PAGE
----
Analysis - Death and Life drives – The Stages of Grief
Death is universally recognised as a man’s natural fate but if this fate is hastened due to a terminal illness or a sudden event, it is then seen as unnatural leaving one or more victims behind. All over the world and in every epoch, death has been depicted as a happening which slips into the world snatching one from life. Myths and rites — whatever the culture is — provide a form and expression for the ambivalent feelings one undergoes facing death.
When a patient suffers from a terminal illness the life wish is deepened and according to Jung, ‘individuation’ — a greater awareness of one’s own nature with its positive and negative aspects encompassing conscious and unconscious, personal and collective, divine and human processes — is then intensified as the psyche rearranges priorities. Since death is an immediate reality, the urge to optimize conscious and unconscious understanding in order to achieve a sense of wholeness escalates. “The psyche is not indifferent to the dying of the individual. The urge, so often seen in those who are dying, to set to rights whatever is still wrong might point in [this] direction” (Jung, 1935).
Jung believed that the psyche of man deals naturally with death and the process of dying whereas Freud compared the death instinct to a wish for death and a ‘silent instinct’ because “there cannot be (…) a direct mental experience of it” (Gordon, 1978). As R. Gordon pointed out, the patient still feels a subjective experience of death as opposed to Freud’s objective
My experiences while supporting terminally ill relatives combined with my former role as a Marie Curie Helper have been actual instances of the different stages of grief (Kubler-Ross) and of the various feelings patients experience inwards: expressions of anxiety related to their forthcoming death or defences against it until a potential acceptance (Kubler-Ross) or wholeness (Jung). My way of helping them has been to listen to and absorb their various and sometimes paradoxical feelings — the death and life drives — while accompanying them to death with dignity and understanding.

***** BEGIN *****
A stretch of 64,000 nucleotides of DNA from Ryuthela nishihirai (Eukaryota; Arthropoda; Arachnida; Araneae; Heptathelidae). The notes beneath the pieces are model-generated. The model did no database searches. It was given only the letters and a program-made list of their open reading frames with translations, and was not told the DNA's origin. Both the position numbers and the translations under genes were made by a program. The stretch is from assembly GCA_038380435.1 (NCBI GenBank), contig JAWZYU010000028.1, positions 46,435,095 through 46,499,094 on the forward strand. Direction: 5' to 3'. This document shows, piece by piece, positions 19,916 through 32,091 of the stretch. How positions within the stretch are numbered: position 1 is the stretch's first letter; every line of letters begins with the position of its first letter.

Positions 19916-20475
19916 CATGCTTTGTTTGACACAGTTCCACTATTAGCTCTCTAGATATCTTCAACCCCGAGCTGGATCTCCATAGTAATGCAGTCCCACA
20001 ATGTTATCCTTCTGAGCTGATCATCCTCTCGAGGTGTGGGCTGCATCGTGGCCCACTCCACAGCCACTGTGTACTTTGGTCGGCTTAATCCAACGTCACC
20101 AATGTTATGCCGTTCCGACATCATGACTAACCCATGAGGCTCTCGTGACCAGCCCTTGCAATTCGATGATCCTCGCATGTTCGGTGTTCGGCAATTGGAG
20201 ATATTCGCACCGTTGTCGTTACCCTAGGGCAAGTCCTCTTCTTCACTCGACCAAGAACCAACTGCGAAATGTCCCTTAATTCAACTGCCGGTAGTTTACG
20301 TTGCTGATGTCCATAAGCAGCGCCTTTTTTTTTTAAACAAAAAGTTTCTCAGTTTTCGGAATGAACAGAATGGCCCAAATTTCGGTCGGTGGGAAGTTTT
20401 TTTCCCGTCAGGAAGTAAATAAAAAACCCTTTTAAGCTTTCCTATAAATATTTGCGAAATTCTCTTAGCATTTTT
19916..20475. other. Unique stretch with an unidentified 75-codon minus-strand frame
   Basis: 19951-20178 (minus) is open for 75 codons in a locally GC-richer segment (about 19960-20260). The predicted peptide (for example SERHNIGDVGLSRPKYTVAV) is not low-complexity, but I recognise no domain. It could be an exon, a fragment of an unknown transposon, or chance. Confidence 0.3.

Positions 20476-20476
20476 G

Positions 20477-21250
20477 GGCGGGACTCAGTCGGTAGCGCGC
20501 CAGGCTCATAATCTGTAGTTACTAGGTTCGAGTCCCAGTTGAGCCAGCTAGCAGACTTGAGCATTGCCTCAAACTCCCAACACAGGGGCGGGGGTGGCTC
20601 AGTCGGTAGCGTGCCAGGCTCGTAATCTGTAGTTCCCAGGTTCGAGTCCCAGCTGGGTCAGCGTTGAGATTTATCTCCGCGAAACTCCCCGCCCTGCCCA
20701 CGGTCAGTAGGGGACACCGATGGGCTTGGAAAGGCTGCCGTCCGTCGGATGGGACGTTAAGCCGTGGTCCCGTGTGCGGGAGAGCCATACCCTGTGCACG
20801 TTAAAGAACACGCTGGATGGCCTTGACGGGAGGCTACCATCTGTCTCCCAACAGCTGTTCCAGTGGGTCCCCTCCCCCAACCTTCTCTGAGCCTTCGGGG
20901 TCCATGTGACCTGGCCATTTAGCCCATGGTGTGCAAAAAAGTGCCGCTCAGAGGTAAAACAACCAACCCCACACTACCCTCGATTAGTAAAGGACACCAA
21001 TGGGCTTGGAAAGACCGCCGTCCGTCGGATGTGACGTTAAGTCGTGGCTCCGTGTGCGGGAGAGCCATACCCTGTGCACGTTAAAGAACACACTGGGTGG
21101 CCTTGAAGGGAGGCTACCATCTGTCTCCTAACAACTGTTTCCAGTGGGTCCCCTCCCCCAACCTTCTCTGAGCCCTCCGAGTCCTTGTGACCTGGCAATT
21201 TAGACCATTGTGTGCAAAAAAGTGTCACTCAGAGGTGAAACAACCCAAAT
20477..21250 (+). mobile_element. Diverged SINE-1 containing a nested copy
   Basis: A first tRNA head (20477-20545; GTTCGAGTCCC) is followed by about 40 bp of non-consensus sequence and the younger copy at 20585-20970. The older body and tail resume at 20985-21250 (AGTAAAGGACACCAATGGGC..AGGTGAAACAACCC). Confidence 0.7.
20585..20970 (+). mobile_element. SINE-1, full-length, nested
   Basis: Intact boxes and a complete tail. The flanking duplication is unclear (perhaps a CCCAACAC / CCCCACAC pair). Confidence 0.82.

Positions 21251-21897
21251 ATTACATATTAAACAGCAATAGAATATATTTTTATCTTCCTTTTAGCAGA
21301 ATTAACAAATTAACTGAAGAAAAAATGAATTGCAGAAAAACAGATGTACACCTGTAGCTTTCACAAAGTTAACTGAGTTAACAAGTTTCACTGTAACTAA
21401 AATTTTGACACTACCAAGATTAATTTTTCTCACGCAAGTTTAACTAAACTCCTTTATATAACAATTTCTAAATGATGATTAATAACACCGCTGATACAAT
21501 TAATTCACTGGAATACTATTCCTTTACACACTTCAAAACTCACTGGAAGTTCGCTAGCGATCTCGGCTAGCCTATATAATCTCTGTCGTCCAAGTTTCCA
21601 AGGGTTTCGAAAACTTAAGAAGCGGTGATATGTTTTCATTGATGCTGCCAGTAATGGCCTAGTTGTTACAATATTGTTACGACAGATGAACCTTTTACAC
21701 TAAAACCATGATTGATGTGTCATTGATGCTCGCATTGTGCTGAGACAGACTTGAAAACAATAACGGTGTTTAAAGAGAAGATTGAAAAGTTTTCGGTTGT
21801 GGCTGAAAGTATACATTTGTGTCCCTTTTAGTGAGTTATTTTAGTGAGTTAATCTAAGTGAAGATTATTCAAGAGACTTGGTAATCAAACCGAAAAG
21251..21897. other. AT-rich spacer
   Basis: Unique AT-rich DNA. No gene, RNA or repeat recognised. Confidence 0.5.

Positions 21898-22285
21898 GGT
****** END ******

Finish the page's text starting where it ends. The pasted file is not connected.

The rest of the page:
Jung’s thesis was that the psyche of man prepares itself unconsciously to death, especially in the second half of life. His ‘self’ concept describes the forces that seek and strive for wholeness, which is first felt at an earlier state of existence (foetus in the womb) and can be compared to the ‘oceanic’ experience mentioned by Freud. According to Gordon, the death drive and the experience of non-being are held under the ‘self’ concept and the need for fusion and wholeness (i.e. a re-entry into the mother’s womb) is the goal of the death wish.
On the contrary, the drive towards separateness and identity (first felt when the baby recognizes itself as a separate entity) is the goal of the life wish and held under the ‘ego’ concept. “Consequently
Working with a terminally ill patient confronts the analyst or the helper/carer with his own mortality and the fact that everything is impermanent. Besides, the patient’s physical deterioration and the treatments’ side effects might call for a flexible approach on the part of the analyst or helper; any potential adaptation requires meticulous consideration.
In this article, I have tried to give a brief description of the life and death drives and show how they may be expressed in some cases. The stages of grief by Kubler-Ross are extremely helpful to understand any types of grief you or your closed ones may go through. I shall remind you here that ‘grief’ not only means death, but also other forms of death such as separation, divorce, job loss, house loss, etc.